Saturday, July 15, 2017

Journey to the House of Balls

White paint traced the black lines of the graffiti letters on the concrete of a freeway overpass spanning the Cedar Lake Trail: a failed cover-up. I imagined a subversive city worker performing the cleanup: "F*** you Mitch McConnell" was still visible, white on gray.

"Images hiding in plain sight" was my theme for the day. I was on my way to three places I had often passed, but never noticed.

Wednesday, July 5, 2017

You Can't Always Get What You Want

On Monday morning I cycled with my partner, Dwight, on his commute to work. He took the turnoff for work, I continued on to the town of Excelsior on Lake Minnetonka, 18 miles west of our home

On Excelsior's main drag, I noticed the yellow tile shown in the photograph at the top of this post. This tile connects the present-day restaurant to Bacon Drug that occupied this building from 1955 to 1993. Here, in 1964, there was a fateful encounter between Mick Jagger, who had performed at a local amusement park the previous evening, and local savant, "Mr. Jimmy."

Wednesday, June 28, 2017

Framing the Future

Today I came across some of my deceased aunt's papers: degree certificates and an insurance policy.

The policy covered two fur coats and a mink stole, total declared value UK£270 in 1965, circa UK£4,700 (US$6,000) in 2017.

She saved the papers for my safekeeping, presumably in perpetuity. I'll scan, catalog, then shred them.

Wednesday, June 21, 2017

My Hike Close to North Korea

April 2017: I set myself the goal to hike on my own as close as possible to North Korea without breaking any laws.

The demilitarized zone (DMZ) separating the two Koreas was certainly out of bounds. As was the area immediately to the south of the DMZ where civilian access is strictly controlled. The southern boundary of this area is called the Civilian Control Line, marked by military checkpoints and fences with signs warning of landmines.

Wednesday, June 14, 2017

Destination Medicine

The Plummer Library at the Mayo Clinic. This is not a museum: staff and students study here.
A couple days ago I took the light rail to the Minneapolis/St. Paul Airport. I walked past destination boards, trying to avert my eyes from the Tokyo/Haneda departure.

My destination, Rochester Minnesota, was not on those airport boards. No Bloody Mary in the lounge, no splendid isolation on a 12-hour flight, no stepping off a plane in a foreign land.

I boarded an airport shuttle to take me to Rochester, 80 miles to the south.

The sprawling IBM facility alerted me we had reached the outskirts of Rochester. Years earlier I had visited that site to meet with two of their scientists and some engineers from the Mayo Clinic. Much of the wealth of Rochester can be attributed to the Mayo and IBM.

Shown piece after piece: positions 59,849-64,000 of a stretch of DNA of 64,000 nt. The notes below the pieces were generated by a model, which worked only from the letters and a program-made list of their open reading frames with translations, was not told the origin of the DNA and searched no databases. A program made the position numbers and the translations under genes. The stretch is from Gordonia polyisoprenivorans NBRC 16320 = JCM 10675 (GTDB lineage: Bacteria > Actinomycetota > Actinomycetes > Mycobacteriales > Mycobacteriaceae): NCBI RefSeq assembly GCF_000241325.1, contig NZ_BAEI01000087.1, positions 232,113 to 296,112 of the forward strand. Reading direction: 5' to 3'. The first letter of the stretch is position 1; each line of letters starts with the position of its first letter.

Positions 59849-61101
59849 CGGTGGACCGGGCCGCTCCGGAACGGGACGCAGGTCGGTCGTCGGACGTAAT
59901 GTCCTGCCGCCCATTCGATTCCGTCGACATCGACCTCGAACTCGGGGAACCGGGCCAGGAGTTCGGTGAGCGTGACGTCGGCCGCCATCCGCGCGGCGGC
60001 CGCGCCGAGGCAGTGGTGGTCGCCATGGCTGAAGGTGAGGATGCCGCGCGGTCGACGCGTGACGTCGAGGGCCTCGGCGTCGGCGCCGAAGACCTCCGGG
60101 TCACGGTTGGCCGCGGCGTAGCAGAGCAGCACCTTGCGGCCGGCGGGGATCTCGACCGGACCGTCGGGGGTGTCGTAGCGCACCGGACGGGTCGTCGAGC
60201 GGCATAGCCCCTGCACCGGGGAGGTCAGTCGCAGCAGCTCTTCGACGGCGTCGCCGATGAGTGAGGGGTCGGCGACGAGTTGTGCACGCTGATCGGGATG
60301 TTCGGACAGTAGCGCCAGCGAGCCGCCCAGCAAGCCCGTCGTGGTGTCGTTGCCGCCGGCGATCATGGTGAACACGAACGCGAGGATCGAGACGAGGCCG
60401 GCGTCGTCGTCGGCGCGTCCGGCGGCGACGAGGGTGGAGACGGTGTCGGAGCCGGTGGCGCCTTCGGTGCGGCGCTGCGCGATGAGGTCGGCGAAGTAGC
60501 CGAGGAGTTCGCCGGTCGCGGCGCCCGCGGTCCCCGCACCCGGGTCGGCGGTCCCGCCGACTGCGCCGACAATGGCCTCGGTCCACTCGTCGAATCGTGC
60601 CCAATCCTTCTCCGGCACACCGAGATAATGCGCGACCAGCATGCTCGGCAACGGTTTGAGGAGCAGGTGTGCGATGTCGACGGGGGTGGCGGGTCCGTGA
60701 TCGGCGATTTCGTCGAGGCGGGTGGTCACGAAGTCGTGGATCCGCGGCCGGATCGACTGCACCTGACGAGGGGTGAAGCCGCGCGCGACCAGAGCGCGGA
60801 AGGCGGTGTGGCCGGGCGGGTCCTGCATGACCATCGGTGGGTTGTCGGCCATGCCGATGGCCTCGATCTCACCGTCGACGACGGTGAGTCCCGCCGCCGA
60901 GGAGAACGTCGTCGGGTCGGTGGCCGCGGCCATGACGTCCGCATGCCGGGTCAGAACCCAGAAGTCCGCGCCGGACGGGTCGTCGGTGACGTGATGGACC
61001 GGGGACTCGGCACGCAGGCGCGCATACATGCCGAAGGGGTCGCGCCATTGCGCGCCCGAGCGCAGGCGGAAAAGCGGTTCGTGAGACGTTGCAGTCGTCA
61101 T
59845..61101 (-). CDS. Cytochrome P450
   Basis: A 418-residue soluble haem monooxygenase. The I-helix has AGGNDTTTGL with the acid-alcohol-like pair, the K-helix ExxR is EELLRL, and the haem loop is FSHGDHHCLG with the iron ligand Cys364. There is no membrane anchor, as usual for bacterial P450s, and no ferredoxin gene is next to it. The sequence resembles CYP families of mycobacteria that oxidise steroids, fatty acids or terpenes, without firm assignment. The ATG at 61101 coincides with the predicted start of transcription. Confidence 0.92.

Private jumbo jets fly directly to Rochester's airport from around the world carrying the ultra-wealthy to confront their mortality at the Mayo Clinic. People like me take public transport or drive themselves. This is called Destination Medicine.

Tuesday, June 6, 2017

Finding Traces of Henry David Thoreau's 1861 Visit to Minneapolis

Our Lady of Lourdes Church, built 1854-1857, with later additions.
In May 1861, Henry David Thoreau visited Minneapolis. He was terminally ill, and would die within a year.

I found myself wondering if there are any traces of places or institutions Thoreau would have seen or visited.

There is very little contemporaneous documentation about his visit to Minneapolis: no newspaper articles, no subsequent book. We do have Thoreau's handwritten field notes, and letters written by his 17-year-old companion Horace Mann, Jr.

Friday, June 2, 2017

How I Tunneled through the Great Firewall of China

For political and commercial reasons, China blocks Internet sites. Services I use daily, like Google, Blogger, Twitter, and the New York Times, simply do not exist on China's Internet, thanks to the Great Firewall of China.

Before my trip to Shanghai in April 2017 I made sure I would have access to all the Internet services I use at home. I took the following steps:
  1. Took inventory of blocked sites I would want to access. The logic used by the Chinese authorities to decide which sites to block is not always intuitive. Google's Gmail is blocked, but the Microsoft Outlook email service is freely available.
  2. Researched VPN (Virtual Private Network) solutions which would provide encrypted tunnels through the Firewall to the outside world. I learned not all VPN services work in China.
  3. Developed workarounds if the Chinese authorities decided to defeat the VPN services I chose.
I succeeded in defeating the Firewall at no cost. I got to use the Internet while I was in China as though I was in the outside world.

Tuesday, May 23, 2017

An Empty Chair

She sits beside an empty chair outside the Japanese consulate in Busan, South Korea.  A sad, lonely figure.

Until the statue was installed last year, Korean women took turns to sit on a chair for a day beside an empty chair.

It's a dignified scene. There's fresh flowers, and three engraved panels. One panel lists thousands of the women forced into sexual slavery by the Japanese before and during World War II as so-called comfort women. There's a mail box where people can leave messages.

Sunday, May 21, 2017

70 Hours on Airline Seats

Aviation Safety Lounge, Seoul ICN.
A thirty-something neighbor once announced he would love to visit Europe, but he would have to wait until he could afford to travel that distance in Business. He appeared to be in good health, so I can only assume he wasn't particularly interested in the wider world.

I would willingly travel that distance holding on to a subway-style strap if that was the only option.

But it's not the only option. When I knew my bum would be on airline seats for about 70 hours during my recent trip around the Northern Hemisphere, I made plans to maximize my comfort for the minimum price.